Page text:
Ahead of this show I’d never heard of Onipa, I was planning on going mostly to see local rapper Kay Greyson and DJ/producer Xaatu perform a rare joint set, as well as catch newcomer MiqyP perform his first ever solo set away from rap collective 243. However, by the end of my night at Cobalt Studios, Onipa had given me one of my favourite live music experiences of the year.
A few days prior to the gig I’d listened to Onipa once or twice, but as for opening act Radikal Queen… she was a complete mystery to me. Making her way through the smoke to the dimly neon lit stage, Radikal Queen had a mystique about her; from the way she dressed, to way she scanned the room whilst introducing herself, her speech smooth and measured, everything about Radikal Queen screamed vintage diva.
Accompanied by bass player Ojay (often found pumping out funky tunes on Northumberland Street), Radikal treat the still arriving crowd to some meaningful spoken word poetry, mixed with soulful vocals, backed by some smooth freeform jazz, thanks to Ojay and a drum machine. Tackling issues like sexual harassment, racism and politics, Radikal is an artist not afraid to voice opinion in her music. Her messages will surely divide opinion – love it or hate it, she’ll make you think.
Next up was local rapper MiqyP; I’ve seen him perform live before as a part of the collective 243, but its hard to get the read of an artist’s ability when they’re on stage with about 7 other people, so, I was excited to see what he could bring to the table.
Despite being a bit frozen to the spot at times, MiqyP’s short and sweet set was still very entertaining. Given it was his first ever solo performance, sonically MiqyP was on point, keeping the crowd hooked with a good mix of radio friendly drill, straight up grime and bouncy trap. With the right direction, time and experience, MiqyP has the talent to grow into one of the most exciting rappers in the region. Keep an eye on him.
The original reason I came to this gig was to see one of the most interesting producers in the North East, collaborate with one of my favourite rappers in the North East – Xaatu and Kay Greyson did not disappoint.
The other reason was that I had no idea if it would work, it seemed such a strange idea on paper that I had to see how it went down. I didn’t find out until interviewing the pair afterwards that this was the third time they’d done this, and apparently only the third time they had even met each other – needless to say no real preparation had went into this set, other than ‘fuck it, we’ve done this twice now, I’m sure we’ll manage again’.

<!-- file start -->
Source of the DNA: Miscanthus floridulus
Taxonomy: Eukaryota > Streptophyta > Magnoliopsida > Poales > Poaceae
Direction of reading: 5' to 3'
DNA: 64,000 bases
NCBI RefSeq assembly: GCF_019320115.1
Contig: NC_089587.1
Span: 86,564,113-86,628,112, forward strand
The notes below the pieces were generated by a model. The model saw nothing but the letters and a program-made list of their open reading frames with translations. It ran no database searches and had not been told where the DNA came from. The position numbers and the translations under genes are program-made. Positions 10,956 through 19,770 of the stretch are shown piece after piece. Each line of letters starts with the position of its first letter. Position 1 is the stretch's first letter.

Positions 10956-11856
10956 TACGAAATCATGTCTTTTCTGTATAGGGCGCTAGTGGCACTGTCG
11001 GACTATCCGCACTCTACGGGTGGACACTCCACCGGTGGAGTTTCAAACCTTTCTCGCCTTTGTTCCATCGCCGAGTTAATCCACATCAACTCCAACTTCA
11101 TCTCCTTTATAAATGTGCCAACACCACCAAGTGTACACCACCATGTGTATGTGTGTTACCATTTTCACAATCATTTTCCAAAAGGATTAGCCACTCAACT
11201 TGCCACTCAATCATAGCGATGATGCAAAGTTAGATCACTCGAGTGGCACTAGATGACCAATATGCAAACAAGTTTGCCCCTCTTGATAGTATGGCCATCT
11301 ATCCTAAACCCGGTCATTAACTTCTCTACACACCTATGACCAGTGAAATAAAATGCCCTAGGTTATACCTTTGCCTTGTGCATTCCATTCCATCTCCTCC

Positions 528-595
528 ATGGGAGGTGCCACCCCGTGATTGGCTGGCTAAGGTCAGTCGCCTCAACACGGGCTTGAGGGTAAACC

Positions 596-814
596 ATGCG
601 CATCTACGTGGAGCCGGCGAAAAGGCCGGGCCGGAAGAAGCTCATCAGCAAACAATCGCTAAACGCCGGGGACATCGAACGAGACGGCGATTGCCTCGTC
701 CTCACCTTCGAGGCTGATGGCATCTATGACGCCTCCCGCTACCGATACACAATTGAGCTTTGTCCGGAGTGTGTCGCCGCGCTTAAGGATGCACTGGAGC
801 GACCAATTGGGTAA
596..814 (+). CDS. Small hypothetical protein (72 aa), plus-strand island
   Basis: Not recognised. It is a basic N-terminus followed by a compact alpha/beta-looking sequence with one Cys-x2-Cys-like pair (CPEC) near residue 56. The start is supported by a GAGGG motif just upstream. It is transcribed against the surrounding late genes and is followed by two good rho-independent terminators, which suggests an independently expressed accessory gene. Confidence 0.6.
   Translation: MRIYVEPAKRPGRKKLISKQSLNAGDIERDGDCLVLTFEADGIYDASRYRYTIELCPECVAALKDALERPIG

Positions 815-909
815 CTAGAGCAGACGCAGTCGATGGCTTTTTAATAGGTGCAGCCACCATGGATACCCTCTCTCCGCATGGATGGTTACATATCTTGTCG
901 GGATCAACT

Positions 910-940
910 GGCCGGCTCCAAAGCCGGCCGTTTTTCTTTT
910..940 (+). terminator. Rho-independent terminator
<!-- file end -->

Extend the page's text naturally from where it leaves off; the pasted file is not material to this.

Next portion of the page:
I suppose you could say ‘surprisingly’, it was great. 30 minutes of constant beats from Xaatu’s experimental and unpredictable back catalogue challenged Kay’s freestyle skills to the limit. Kay would quickly try to find the pocket of the beat as it built up to a massive bass filled drop that sent the crowd into a frenzy each time.
When it hit the mark, it really worked, you’d think Kay had written some of these bars specifically for the beat. At the end of the day, this set is a bit of fun and a bit of a novelty, but if these two got in the studio together for a joint project, there’s potential for it to be incredible. Either way the set was was a joy to watch, getting the Cobalt crowd pumped for headliners Onipa.
From the off, the London based four-piece set the room alight with their visceral, energetic sound, described by frontman K.O.G as “a fusion between an African and modern electronic English sound…” – reflected literally by the instruments on stage, ranging from bongo drums to a Back To The Future style keytar.
K.O.G was truly the focal point of the entire performance. His erratic movements and palpable onstage presence was overshadowed only by his extraordinary vocal ability; soundboy-esqe garage quips, chanting, rapping, K.O.G had it all, he would switch from operatic tones to Skindred style roars in the blink of an eye. Having only recently formed, releasing their debut EP ‘Open My Eyes’ this month, Onipa have a bright future ahead of them. They’re doing something different, fusing two high energy styles of music and creating something that fills you with happiness and the sudden urge to let loose.
However, listening to Onipa’s record pales in comparison to experiencing them live – and it is an experience – they’re one of the most exciting live acts I’ve seen in a long time.